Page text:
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Crossing the quality chasm in resource-limited settings

Overview of attention for article published in Globalization and Health, January 2012
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About this Attention Score

  • In the top 25% of all research outputs scored by Altmetric
  • High Attention Score compared to outputs of the same age (82nd percentile)
  • Average Attention Score compared to outputs of the same age and source

Mentioned by

twitter
9 tweeters
facebook
3 Facebook pages

Citations

dimensions_citation
20 Dimensions

Readers on

mendeley
99 Mendeley
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Title
Crossing the quality chasm in resource-limited settings
Published in
Globalization and Health, January 2012
DOI 10.1186/1744-8603-8-41
Pubmed ID
Authors

Duncan Maru, Jason Andrews, Dan Schwarz, Ryan Schwarz, Bibhav Acharya, Astha Ramaiya, Gregory Karelas, Ruma Rajbhandari, Kedar Mate, Sona Shilpakar

Abstract

Over the last decade, extensive scientific and policy innovations have begun to reduce the "quality chasm"--the gulf between best practices and actual implementation that exists in resource-rich medical settings. While limited data exist, this chasm is likely to be equally acute and deadly in resource-limited areas. While health systems have begun to be scaled up in impoverished areas, scale-up is just the foundation necessary to deliver effective healthcare to the poor. This perspective piece describes a vision for a global quality improvement movement in resource-limited areas. The following action items are a first step toward achieving this vision: 1) revise global health investment mechanisms to value quality; 2) enhance human resources for improving health systems quality; 3) scale up data capacity; 4) deepen community accountability and engagement initiatives; 5) implement evidence-based quality improvement programs; 6) develop an implementation science research agenda.

Twitter Demographics

The data shown below were collected from the profiles of 9 tweeters who shared this research output. Click here to find out more about how the information was compiled.

Mendeley readers

The data shown below were compiled from readership statistics for 99 Mendeley readers of this research output. Click here to see the associated Mendeley record.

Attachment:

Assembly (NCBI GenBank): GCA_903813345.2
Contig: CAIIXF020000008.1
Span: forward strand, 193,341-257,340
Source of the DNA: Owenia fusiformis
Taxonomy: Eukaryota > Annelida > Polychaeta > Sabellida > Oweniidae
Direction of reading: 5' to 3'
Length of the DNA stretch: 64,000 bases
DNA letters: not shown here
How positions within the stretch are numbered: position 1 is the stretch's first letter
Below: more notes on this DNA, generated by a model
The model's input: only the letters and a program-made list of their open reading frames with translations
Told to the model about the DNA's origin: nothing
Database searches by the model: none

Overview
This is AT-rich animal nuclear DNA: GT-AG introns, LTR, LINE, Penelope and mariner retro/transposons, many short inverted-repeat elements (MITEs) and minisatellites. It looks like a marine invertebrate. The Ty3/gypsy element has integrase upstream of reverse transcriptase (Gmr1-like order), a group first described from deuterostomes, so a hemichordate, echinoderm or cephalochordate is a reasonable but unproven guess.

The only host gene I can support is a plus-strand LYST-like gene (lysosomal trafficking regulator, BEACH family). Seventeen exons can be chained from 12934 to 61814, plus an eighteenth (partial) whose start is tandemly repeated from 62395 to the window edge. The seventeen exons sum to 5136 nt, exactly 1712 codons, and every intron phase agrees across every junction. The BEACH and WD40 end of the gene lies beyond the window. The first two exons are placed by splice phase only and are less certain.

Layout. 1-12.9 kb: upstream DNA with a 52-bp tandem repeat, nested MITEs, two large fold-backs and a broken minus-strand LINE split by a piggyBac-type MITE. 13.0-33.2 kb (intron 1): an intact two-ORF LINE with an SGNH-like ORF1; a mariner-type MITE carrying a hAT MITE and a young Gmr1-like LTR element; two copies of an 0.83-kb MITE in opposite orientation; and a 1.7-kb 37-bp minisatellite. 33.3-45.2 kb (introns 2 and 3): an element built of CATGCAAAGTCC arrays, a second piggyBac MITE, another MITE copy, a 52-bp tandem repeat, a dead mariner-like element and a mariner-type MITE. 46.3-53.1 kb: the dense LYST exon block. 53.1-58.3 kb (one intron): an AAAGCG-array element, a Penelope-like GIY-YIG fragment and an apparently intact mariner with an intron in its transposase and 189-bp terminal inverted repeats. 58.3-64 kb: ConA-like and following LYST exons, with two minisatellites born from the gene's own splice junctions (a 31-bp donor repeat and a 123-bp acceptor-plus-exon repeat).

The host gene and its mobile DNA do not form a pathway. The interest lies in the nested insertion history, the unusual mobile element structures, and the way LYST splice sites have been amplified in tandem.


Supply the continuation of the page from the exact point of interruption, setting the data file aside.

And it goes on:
Geographical breakdown

Country Count As %
United States 3 3%
Qatar 1 1%
Mexico 1 1%
Spain 1 1%
Canada 1 1%
Unknown 92 93%

Demographic breakdown

Readers by professional status Count As %
Researcher 28 28%
Student > Master 17 17%
Other 15 15%
Student > Ph. D. Student 13 13%
Student > Doctoral Student 7 7%
Other 13 13%
Unknown 6 6%
Readers by discipline Count As %
Medicine and Dentistry 48 48%
Social Sciences 15 15%
Nursing and Health Professions 6 6%
Agricultural and Biological Sciences 3 3%
Environmental Science 3 3%
Other 12 12%
Unknown 12 12%

Attention Score in Context

This research output has an Altmetric Attention Score of 7. This is our high-level measure of the quality and quantity of online attention that it has received. This Attention Score, as well as the ranking and number of research outputs shown below, was calculated when the research output was last mentioned on 03 October 2013.
All research outputs
#2,507,604
of 14,020,675 outputs
Outputs from Globalization and Health
#401
of 719 outputs
Outputs of similar age
#42,933
of 248,657 outputs
Outputs of similar age from Globalization and Health
#36
of 62 outputs
Altmetric has tracked 14,020,675 research outputs across all sources so far. Compared to these this one has done well and is in the 82nd percentile: it's in the top 25% of all research outputs ever tracked by Altmetric.
So far Altmetric has tracked 719 research outputs from this source. They typically receive a lot more attention than average, with a mean Attention Score of 17.6. This one is in the 44th percentile – i.e., 44% of its peers scored the same or lower than it.
Older research outputs will score higher simply because they've had more time to accumulate mentions. To account for age we can compare this Altmetric Attention Score to the 248,657 tracked outputs that were published within six weeks on either side of this one in any source. This one has done well, scoring higher than 82% of its contemporaries.
We're also able to compare this research output to 62 others from the same source and published within six weeks on either side of this one. This one is in the 41st percentile – i.e., 41% of its contemporaries scored the same or lower than it.